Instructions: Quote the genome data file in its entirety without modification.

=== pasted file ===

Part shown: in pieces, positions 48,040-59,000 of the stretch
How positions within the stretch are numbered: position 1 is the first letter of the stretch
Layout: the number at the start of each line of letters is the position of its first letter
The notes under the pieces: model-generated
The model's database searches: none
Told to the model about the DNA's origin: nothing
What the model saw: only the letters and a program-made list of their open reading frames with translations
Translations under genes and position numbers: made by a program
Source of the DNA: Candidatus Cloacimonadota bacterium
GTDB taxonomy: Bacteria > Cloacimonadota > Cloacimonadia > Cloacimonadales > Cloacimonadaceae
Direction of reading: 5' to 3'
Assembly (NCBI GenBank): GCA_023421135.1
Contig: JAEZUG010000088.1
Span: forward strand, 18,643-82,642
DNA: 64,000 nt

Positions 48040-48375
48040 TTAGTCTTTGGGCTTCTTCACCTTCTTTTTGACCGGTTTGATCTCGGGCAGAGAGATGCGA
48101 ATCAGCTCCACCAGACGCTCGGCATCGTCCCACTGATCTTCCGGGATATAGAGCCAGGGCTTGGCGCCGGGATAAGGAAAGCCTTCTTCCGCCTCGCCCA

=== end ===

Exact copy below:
Part shown: in pieces, positions 48,040-59,000 of the stretch
How positions within the stretch are numbered: position 1 is the first letter of the stretch
Layout: the number at the start of each line of letters is the position of its first letter
The notes under the pieces: model-generated
The model's database searches: none
Told to the model about the DNA's origin: nothing
What the model saw: only the letters and a program-made list of their open reading frames with translations
Translations under genes and position numbers: made by a program
Source of the DNA: Candidatus Cloacimonadota bacterium
GTDB taxonomy: Bacteria > Cloacimonadota > Cloacimonadia > Cloacimonadales > Cloacimonadaceae
Direction of reading: 5' to 3'
Assembly (NCBI GenBank): GCA_023421135.1
Contig: JAEZUG010000088.1
Span: forward strand, 18,643-82,642
DNA: 64,000 nt

Positions 48040-48375
48040 TTAGTCTTTGGGCTTCTTCACCTTCTTTTTGACCGGTTTGATCTCGGGCAGAGAGATGCGA
48101 ATCAGCTCCACCAGACGCTCGGCATCGTCCCACTGATCTTCCGGGATATAGAGCCAGGGCTTGGCGCCGGGATAAGGAAAGCCTTCTTCCGCCTCGCCCA